Responsible research has been put firmly on the political agenda with, for instance, EU's Horizon 2020 programme in which all research projects must show how they contribute responsibly to society. New research from the University of Copenhagen reveals that the scientists themselves place great emphasis on behaving responsibly; they just disagree on what social responsibility in science entails. Responsibility is, in other words, a matter of perspective.
"We have, on the one hand, scientists who are convinced that they should be left alone in their ivory tower and that neither politicians nor the general public should interfere with their research activities. In their eyes, the key to conducting responsible science is to protect it from external interest because that will introduce harmful biases. Science should therefore be completely independent and self-regulated in order to be responsible," says communication researcher Maja Horst from the University of Copenhagen. She continues:
"But, on the other hand, there are scientists who believe that the ivory tower should have an open door so that politicians, publics and industry can take part in the development of science. Such engagement is seen as the only way to ensure that science develops in accordance with the needs and values of society, and thereby fulfils its social responsibilities."
In collaboration with PhD student Cecilie Glerup from Copenhagen Business School, Maja Horst has analysed more than 250 scientific journal articles all concerned with the role of research in society and particularly the notion of responsibility. The results of their analyses have just been published in the Journal of Responsible Innovation.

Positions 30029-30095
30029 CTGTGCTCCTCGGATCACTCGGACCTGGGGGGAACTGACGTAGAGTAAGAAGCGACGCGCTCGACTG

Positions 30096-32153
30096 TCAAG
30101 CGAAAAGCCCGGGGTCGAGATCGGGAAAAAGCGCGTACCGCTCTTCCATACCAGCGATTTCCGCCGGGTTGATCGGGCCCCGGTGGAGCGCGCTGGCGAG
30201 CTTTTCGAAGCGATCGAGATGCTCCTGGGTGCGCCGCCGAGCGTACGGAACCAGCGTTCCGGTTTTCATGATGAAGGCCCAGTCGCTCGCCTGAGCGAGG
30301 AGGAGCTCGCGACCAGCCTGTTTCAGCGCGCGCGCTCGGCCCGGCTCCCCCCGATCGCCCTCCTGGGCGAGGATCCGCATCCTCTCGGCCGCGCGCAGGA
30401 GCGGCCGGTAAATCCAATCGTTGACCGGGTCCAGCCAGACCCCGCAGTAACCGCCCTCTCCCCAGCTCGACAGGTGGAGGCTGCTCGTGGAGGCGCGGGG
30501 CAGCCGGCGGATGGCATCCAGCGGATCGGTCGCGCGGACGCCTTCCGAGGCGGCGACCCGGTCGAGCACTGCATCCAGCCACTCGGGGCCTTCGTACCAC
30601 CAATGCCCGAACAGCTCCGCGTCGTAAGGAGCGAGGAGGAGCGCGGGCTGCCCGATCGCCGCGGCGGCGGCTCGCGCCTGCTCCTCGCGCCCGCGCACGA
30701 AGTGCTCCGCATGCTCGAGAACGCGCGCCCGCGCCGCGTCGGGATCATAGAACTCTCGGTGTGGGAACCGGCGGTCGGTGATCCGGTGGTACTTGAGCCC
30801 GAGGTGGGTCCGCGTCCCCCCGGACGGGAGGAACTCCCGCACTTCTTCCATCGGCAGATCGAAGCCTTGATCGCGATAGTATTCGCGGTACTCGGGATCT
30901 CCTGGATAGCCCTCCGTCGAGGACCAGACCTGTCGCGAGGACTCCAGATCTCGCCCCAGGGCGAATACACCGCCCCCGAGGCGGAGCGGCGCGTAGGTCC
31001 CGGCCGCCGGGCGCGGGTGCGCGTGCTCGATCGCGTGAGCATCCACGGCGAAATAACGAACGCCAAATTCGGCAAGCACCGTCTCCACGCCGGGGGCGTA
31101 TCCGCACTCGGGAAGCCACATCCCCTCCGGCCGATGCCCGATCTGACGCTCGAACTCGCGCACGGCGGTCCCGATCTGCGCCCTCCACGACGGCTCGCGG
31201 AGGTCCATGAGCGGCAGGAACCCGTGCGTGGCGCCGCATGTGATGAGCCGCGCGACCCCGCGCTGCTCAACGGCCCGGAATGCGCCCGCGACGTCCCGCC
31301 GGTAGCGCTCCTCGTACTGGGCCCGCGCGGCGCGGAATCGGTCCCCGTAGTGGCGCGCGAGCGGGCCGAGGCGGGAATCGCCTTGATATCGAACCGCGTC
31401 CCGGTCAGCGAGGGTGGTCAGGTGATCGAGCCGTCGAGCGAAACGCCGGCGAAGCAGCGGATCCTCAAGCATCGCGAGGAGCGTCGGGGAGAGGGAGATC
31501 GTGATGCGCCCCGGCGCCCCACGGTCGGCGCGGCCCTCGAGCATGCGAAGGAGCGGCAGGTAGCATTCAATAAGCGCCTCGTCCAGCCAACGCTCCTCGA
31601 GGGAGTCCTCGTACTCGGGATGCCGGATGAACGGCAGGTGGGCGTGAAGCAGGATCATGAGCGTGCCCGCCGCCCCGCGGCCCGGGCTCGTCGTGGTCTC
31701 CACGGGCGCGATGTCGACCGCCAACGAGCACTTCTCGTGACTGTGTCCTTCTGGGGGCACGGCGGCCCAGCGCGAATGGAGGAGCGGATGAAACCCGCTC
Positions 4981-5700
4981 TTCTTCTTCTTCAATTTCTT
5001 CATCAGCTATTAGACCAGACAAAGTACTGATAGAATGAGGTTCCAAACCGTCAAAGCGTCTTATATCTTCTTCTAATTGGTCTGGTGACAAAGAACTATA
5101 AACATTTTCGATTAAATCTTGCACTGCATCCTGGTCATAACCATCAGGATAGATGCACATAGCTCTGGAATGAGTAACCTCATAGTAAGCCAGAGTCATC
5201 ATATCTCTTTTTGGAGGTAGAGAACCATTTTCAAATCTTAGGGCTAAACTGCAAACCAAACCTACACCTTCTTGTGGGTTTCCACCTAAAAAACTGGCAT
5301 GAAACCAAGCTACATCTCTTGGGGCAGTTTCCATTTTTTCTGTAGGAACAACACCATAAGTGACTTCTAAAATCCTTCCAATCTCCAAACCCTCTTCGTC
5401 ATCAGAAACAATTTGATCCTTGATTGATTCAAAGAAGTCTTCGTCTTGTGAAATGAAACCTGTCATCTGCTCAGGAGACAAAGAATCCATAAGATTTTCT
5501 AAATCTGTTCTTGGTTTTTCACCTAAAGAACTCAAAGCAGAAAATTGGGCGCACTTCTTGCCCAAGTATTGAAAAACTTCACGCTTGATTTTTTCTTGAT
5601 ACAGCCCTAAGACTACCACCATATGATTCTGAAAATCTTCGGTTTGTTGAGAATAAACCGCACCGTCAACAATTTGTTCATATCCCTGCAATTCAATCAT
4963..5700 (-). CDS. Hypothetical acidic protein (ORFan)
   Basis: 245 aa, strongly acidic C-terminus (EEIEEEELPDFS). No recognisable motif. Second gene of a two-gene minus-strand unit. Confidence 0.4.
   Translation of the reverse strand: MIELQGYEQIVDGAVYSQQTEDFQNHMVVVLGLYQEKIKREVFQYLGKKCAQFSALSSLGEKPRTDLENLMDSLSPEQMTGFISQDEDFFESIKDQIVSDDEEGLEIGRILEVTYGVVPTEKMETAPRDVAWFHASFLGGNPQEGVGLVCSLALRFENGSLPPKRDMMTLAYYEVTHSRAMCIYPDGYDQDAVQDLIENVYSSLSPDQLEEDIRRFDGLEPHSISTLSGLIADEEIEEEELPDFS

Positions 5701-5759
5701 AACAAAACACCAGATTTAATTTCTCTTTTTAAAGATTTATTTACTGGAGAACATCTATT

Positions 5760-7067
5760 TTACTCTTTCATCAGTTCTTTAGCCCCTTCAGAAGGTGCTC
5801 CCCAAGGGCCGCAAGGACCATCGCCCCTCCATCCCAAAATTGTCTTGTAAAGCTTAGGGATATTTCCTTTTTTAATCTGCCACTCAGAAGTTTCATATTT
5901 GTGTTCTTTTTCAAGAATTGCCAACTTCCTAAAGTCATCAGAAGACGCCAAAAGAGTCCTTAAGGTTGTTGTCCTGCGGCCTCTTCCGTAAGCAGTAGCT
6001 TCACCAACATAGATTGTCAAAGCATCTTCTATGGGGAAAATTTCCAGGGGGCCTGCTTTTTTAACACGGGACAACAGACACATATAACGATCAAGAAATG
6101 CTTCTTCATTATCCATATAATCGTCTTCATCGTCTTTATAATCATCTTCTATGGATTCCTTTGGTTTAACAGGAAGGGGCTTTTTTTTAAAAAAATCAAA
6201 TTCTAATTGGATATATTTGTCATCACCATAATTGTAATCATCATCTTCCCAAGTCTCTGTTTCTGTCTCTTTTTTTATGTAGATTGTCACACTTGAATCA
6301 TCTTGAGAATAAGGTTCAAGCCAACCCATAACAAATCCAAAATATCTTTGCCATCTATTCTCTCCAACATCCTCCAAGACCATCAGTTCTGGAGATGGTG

"We can conclude that all the scientists are deeply concerned that their research is responsible and useful to society; they just disagree about what it means to conduct responsible research – how transparent the ivory tower should be, if you like. This is a problem because if we have different definitions of what it means to be a responsible scientist, it becomes very difficult to have a fruitful discussion about it. It also makes it very difficult to be specific about how we want scientists to act in order to be responsible."
The GMO debate has scared off scientists
According to Maja Horst, discussions about responsible research are particularly important in light of the fact that entire research areas may be at risk if they are perceived to be irresponsible or controversial.
"Scientists within stem cell research, nanotechnology, or synthetic biology, which is about designing biological organisms, pay a great deal of attention to the way in which their research area is presented in the media and perceived by the public. They all saw how the GMO debate – about research into genetically modified organisms – ended in a deadlock that had serious consequences for robust research projects which simply could not attract funding. No one wanted to be associated with GMO research after the heated debates", explains Maja Horst and adds:
"With a more balanced discussion of the role and responsibilities of scientists and society, we might have avoided the extremely rigid positions, for or against GMO, which dominated the debate."
Explore further: ASU researcher explores responsible innovation
More information: Read the article "Mapping social responsibility in science" in the Journal of Responsible Innovation: www.tandfonline.com/doi/full/1… .882077#.U0O0mFcuGMY